I witnessed a little bit of history recently.
Some friends of ours demolished their barn, which was almost 100 years old, and I’d be lying if I told you it wasn’t a sad occasion. It’s hard to describe what a barn truly means to the farm family.
The barn is an anchor–a beacon, a place to call “home” for livestock–a protector of their health and well-being; and an enormous symbol that assures us that we are home. It’s a sense of pride they have in seeing the barn standing guard over all they are working for–even holding it sacred, as it contains some of the bounty from a growing season for which they gambled all they had for another year. It stands as a testament to the story of agriculture–to that of yesterday–and to those who had the grit to do it “back in the day” when it was a hundred times more physically hard to do than it still is today.
I marvel over the craftsmanship of the barn; how long it must have taken men to build them back then, and how many neighbors it brought together to put one up. And once it was put up, those neighbors came together again during threshing season to help each other get their oats and straw in the barns. They were brought together by agriculture, and the farmer’s barn.
Homesteading farm families back then most often built the barn before they built the house–living in the barn until the house was finished. Again, a testament to the importance of establishing a living, caring for livestock and putting their needs before the needs of the family. In that spirit, agriculture hasn’t changed much in all these years.
The barn is a monument to hard work. It says “rural” and “family” like nothing else I can think of.
And what about the stories that a barn could tell? They are places where important life lessons are taught and learned, and where the seeds for a life-long love of land and animals are often planted–especially among the youngest of aspiring farmers and ag workers. And it also offers a place to teach a sense of responsibility.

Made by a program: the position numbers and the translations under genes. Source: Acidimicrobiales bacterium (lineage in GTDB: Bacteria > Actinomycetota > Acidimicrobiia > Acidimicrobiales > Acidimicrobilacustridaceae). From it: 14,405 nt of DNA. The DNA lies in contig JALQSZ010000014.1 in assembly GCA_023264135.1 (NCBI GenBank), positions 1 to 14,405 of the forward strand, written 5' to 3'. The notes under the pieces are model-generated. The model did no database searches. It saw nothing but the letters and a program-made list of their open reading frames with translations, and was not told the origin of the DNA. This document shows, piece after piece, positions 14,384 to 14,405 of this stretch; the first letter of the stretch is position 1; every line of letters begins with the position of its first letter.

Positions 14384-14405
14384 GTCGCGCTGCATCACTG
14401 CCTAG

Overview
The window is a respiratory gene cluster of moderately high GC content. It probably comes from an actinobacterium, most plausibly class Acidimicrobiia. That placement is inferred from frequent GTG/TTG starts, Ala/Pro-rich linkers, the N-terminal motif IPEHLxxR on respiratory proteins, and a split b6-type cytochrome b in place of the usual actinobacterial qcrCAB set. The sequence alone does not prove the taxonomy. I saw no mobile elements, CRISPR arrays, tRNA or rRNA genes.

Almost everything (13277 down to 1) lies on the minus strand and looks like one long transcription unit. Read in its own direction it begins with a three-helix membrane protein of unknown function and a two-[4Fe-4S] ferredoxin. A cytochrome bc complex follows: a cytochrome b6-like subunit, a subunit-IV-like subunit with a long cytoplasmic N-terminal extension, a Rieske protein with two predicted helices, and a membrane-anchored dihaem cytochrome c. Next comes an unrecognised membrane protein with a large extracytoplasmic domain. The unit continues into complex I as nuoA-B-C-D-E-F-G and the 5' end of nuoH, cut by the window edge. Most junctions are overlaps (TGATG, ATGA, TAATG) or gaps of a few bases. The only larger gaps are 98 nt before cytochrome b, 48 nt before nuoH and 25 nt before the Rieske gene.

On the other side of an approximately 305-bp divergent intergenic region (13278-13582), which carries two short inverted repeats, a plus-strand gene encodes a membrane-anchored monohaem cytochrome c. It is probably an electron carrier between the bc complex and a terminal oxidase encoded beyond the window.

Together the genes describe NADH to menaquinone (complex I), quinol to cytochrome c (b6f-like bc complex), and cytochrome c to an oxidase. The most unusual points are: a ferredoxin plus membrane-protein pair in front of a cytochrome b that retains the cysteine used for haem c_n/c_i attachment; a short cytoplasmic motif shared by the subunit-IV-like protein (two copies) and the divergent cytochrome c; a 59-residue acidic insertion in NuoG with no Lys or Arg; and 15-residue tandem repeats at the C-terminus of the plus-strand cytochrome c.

Someone I know told me the story of how, as a teenager, he got home one Saturday night at 4 a.m. Sneaking up the steps so his parents wouldn’t hear him, he met his father, who was coming down the steps at that same time. His father was snapping the cuffs of his work shirt, and while never stopping or looking at his son, he said, “Get your clothes changed, Jimmy–it’s time to clean out the barn.” And so–without any sleep that night, Jim got to spend the rest of that night and the whole next day cleaning out the barn with a pitch fork.
He said he never stayed out that late again.
Once again, the farmer was the teacher, and the barn provided the lesson.
The farmer and his children spend a lot of time in the barn–filling it with livestock, feeding it, bedding it and cleaning it out. The farmer is the first teacher of his children of the lessons in life and death. They gather together in the barn to oversee the births of many a pig, calf, lamb or goat; and sometimes they gather together again to watch some of those same animals die. And they mourn together there.
When crisis or tragedy strike the farm family, the barn calls them still–because the animals inside still need to be cared for, even when the farmer and his family are suffering. In those times, the barn offers them a place of solace to sort out all those things in life that they can’t understand–and sometimes being angry with and bargaining with the Almighty, in private.
The farm family works and sweats together there as it vaccinates, sorts and loads animals out of it, nurses animals back to health, and fills the hay mow on what seems like the hottest days of summer.
If the heart of a farmer is to protect his family and those beings under his care, then the barn stands as the protector of the farmstead. It stands the test of time, though perhaps looking weathered over that time. But even then, with a brilliant sunset behind it, it’s still a breathtaking silhouette.
The Amish raise them. Southerners dance in them. Rural people admire them. They remind us that generations before us were here with the same love of the land that we have today. They have paid it forward and left their mark–with old barns standing as reminders of a simpler time. No wonder barns are so nostalgic, and so historic. You sure don’t see new barns going up today.
Farming has changed, but the farmer and his dreams have not.
As I watched our friends’ old and weathered barn come down, I couldn’t help but think that if the barn could speak, maybe it would say it was relieved after almost 100 years of service. It’d been a long time, and it was getting tired, and that it was time to close that barn door for the last time.
“Well done, my good and faithful servant.” (Matthew 25:21)